(Reuters) - Sales of smartphones with Microsoft Windows software have surpassed those using Nokia’s old Symbian system in Britain, research showed on Tuesday, a sign of progress in Nokia’s switch to Microsoft software.
Data for the three months to mid-February, after the launch of Nokia’s Windows-based Lumia 800 model, showed Microsoft’s market share rose 5-fold to 2.5 percent in the British market, which is considered an indicator of Europe-wide trends.
Market share for Symbian decreased to 2.4 percent from 12.4 percent a year earlier, according to Kantar.
While data showed the market is increasingly dominated by Google’s Android with a 48.5 percent share and Apple with 28.7 percent, Kantar said it represented a milestone for Nokia’s adoption of Windows Phone 7 (WP7).
“There are strong signs that WP7 Nokia handsets are starting to make an impact on the European smartphone market though U.S. sales, where the Nokia brand is weaker, remain underwhelming,” Kantar analyst Dominic Sunnebo said in a statement.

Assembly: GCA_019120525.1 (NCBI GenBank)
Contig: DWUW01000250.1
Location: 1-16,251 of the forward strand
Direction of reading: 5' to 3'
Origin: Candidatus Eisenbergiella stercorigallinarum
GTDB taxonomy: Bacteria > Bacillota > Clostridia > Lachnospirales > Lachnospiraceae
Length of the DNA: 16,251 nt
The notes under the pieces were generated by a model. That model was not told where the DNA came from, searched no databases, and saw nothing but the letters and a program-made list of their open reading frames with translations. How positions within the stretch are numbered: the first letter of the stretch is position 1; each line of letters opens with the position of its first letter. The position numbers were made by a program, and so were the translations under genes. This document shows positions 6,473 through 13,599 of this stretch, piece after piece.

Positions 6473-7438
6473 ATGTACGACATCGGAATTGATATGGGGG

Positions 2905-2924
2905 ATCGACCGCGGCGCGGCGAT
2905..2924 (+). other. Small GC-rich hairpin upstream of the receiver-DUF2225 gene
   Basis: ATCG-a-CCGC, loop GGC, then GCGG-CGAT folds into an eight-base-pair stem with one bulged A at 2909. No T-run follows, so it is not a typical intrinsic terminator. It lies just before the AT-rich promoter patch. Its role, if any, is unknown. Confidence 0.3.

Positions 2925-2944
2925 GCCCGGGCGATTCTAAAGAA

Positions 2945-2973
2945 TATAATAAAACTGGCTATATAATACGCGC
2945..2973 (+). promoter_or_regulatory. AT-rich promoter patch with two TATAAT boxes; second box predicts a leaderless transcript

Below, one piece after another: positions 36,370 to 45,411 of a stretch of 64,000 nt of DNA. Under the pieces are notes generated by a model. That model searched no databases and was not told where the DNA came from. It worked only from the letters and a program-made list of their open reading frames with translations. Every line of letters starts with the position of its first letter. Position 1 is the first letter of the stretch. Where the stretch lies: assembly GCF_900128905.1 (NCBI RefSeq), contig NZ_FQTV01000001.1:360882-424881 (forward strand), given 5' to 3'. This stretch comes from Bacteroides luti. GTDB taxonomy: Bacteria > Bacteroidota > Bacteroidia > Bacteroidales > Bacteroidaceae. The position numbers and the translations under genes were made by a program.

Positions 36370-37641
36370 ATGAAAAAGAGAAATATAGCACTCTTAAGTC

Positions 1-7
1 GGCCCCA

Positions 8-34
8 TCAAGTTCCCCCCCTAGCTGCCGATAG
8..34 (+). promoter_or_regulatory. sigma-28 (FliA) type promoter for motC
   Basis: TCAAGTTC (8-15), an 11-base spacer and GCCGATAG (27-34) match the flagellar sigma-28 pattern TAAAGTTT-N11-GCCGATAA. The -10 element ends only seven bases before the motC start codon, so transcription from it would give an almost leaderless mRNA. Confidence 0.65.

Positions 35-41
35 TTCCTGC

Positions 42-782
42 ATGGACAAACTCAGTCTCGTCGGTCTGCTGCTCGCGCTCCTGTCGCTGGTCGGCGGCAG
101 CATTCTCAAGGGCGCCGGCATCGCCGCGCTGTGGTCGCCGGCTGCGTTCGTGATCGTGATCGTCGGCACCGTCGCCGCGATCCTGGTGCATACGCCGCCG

“The fact that WP7 sales have overtaken Symbian based on one handset is encouraging; however, Nokia will need to expand the range quickly in order to keep up with the slew of next generation competitor products being launched in quarter two.”
Lumia 800 took 87 percent of Windows Phone sales in Britain, according to the research.
The Windows Phone share of the U.S. market shrank to 1.6 percent in the 12 week period, from 3.5 percent a year earlier.
Reporting By Tarmo Virki; Editing by Helen Massy-Beresford